2. Charlie Sheen and his Patek Philippe Ref.2497, according to his Twitter account the only watch that tells Warlock time...? 

2. Charlie Sheen and his Patek Philippe Ref.2497, according to his Twitter account the only watch that tells Warlock time...? 

2. Charlie Sheen's love of watches become public for the wrong reasons when an adult performer relieved him of his platinum Patek Philippe Ref.5970 in a New York hotel. At the time the watch was very hard to obtain and Charlie became irate when he noticed it was missing, the girl locked herself in the bathroom until security arrived and the world knew he really loved his watches, alas he also loved his porn stars. Charlie currently has one of the largest and most impressive vintage Patek collections of any ‘celebrity’ collector and rarely buys any other brand. His twitter account, which earnt a new world-record at reaching 2 million followers, was set-up by dealer Robert Maron and the first tweet showed the above Ref.2497 watch with the quote ‘the only watch that tells warlock time’. He loves his watches so much apparently he accepted a job in Japan filming an advert just so he could use the fee to buy another one. 

 3. John Mayer wearing a Patek Philippe Ref.5004R/1 with special order black dial featuring a tachymeter, note the matching Patek Calatrava cufflinks

3. John Mayer wearing a Patek Philippe Ref.5004R/1 with special order black dial featuring a tachymeter, note the matching Patek Calatrava cufflinks

3. I have read John Mayer wants to be known in watch-circles as a respected watch expert, not just a famous musician. Alas his recent legal action with Robert Maron (settle out of court) over his purchase of Rolex Daytona’s with fake dials didn’t help him (there is a famous fake dial Paul Newman Rolex nicknamed the ‘Mayer dial’ by dealers.) Apparently he has a massive collection of vintage Rolex as well as some important Patek Philippe. In the picture above, if you can draw yours eyes away from Katy Perry’s breasts, he is wearing a (probably) unique rose gold Patek Philippe perpetual calendar split second chronograph on a bracelet with special-order black tachymeter dial. The watch was one of three ordered to the same specifications but in different metals by an important collector, Charlie Sheen owns the yellow version and the platinum with blue dial was sold by Christies Hong Kong in 2014. John Mayer is also listed as a columnist on the popular watch website Hodinkee.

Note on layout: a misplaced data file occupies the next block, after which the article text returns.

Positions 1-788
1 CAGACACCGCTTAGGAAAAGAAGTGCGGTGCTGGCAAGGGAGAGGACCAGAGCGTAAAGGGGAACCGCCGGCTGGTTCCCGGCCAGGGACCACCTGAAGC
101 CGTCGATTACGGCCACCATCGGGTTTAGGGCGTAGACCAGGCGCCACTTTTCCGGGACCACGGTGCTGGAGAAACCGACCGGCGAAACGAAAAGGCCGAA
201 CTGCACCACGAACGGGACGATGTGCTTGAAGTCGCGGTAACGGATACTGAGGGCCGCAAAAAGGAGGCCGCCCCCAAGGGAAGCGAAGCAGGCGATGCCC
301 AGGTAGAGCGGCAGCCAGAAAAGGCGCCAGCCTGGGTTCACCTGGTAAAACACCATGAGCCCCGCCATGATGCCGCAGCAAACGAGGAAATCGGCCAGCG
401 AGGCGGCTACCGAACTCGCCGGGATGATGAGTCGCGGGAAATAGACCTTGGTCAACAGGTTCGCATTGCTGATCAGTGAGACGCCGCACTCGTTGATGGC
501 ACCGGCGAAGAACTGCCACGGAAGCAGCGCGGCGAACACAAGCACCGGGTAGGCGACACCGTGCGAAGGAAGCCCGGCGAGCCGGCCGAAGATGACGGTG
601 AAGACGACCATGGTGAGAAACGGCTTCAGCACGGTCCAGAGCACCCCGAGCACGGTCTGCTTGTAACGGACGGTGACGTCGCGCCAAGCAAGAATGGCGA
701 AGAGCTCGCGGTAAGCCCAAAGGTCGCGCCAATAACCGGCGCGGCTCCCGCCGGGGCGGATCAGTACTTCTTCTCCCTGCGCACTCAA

4. Arnold Swarzeneggger. Yes, believe it or not, Arnie loves his watches almost as much as his tanks. Here is is wearing the Audemars Piguet Royal Oak Offshore 'End of Days' limited edition released in 1999, a model Arnie had an input in designing.